–Who is Andrea Plamondon?
I was not always at peace with my aptitudes. Starting out, I received
early acceptance and a full scholarship to Massachusetts College of Art
and Design, but was also told I had a voice that would land me leading
roles in the Metropolitan Opera. Since childhood, I had been involved
in the theater; a highlight of which was playing the ‘Toad’ in A.A.
Milnes’ ‘The Toad of Toad Hall’.
Finding it difficult to choose a collegiate path, I had decided to take a
year off; when an unexpected family tragedy compelled me to set off
“thumbing”, across the US, Canada, and as far north as Inuvik above
the Arctic Circle. Montreal (The Paris of the North) became a favorite
haunt, where I hung out with musicians and jugglers who frequented the
fair grounds of the nascent ‘Cirque Du Soleil’. After many adventures, I
settled in San Francisco, began training operatically, and earned a
Bachelors of Poetics from New College of California. I also fronted a
series of bands ranging from rock to Middle Eastern, and starred in a
More recently, one of my collaborations with rapper Terblelos of Ghana
(Dreams) was awarded BWH Music Group’s ‘Best Songs of the Year
2019’, and I was selected for ‘BWH’s 2020 Women to Watch’. In 2022,
’Songs for Forever’ was released, proceeded in Dec. 2021 by the music
video, (and my first foray into film) ’Only Eden’, which has been winning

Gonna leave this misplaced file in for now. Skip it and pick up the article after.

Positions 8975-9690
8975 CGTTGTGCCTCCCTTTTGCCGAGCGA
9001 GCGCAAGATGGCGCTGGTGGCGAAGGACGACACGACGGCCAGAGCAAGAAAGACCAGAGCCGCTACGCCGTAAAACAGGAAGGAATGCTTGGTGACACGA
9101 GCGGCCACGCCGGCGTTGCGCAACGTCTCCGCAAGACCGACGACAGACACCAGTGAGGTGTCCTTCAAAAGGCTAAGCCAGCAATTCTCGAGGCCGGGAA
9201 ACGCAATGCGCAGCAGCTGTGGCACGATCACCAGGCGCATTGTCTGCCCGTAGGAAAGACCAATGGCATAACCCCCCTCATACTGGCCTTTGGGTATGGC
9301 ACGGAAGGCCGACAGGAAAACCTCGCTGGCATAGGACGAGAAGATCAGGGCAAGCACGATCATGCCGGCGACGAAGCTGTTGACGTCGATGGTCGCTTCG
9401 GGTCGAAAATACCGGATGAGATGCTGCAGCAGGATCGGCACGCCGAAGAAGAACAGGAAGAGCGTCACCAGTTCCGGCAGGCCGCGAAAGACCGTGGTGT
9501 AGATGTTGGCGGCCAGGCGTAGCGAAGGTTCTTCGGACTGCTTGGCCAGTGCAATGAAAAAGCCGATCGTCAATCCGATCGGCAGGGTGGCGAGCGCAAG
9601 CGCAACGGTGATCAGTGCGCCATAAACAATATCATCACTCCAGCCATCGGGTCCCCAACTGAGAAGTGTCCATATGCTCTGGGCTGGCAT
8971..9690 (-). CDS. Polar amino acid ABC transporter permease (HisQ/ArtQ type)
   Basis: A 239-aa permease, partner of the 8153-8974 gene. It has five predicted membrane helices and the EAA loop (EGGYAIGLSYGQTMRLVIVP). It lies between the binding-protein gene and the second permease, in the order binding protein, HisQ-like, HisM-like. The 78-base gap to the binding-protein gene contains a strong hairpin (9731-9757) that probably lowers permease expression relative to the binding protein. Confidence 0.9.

awards in IMDb qualifying film festivals internationally.
-What inspired you to become a filmmaker?
Since childhood, I have been an avid movie buff, reveling especially in
the glamour and depth of early 35 mm cinema. In 2018, I bought my
first camera, the Black Magic (16 mm) Pocket Cinema camera, a
beautiful little beast. In film, I am able to bring together all my loves;
art, music, writing, directing and acting. You really can’t ask for more
-Do you think the cinema can bring a change in society?
I think film is deeply personal for both the viewer and the creator, and
touches people on many levels. Like magic it transports to visionary
realms, yet also has the power to plumb the depths of human darkness
and despair. Indeed it is a mechanism for change, but as to what kind of
change, that may well depend upon who is behind the camera.
-What would you change in the world?
Today, we have all but lost the ability to debate controversial ideas
openly without fear of condemnation and ridicule. Perhaps film,
especially independent film, can help bridge that gap, and restore
integrity to our national and global conversation.
–Where do you see the film industry going in the next 100 years?
I doubt anyone can divine the future direction of film, or of humanity,
but it does seem self evident that AI will play an important role. As to
how much of a role, that will probably depend on who controls the purse
strings. It will be a great loss if technology supplants the primary role of
‘live actors’, just as digital special effects have frequently replaced ‘good
story telling’ in many movies of recent history.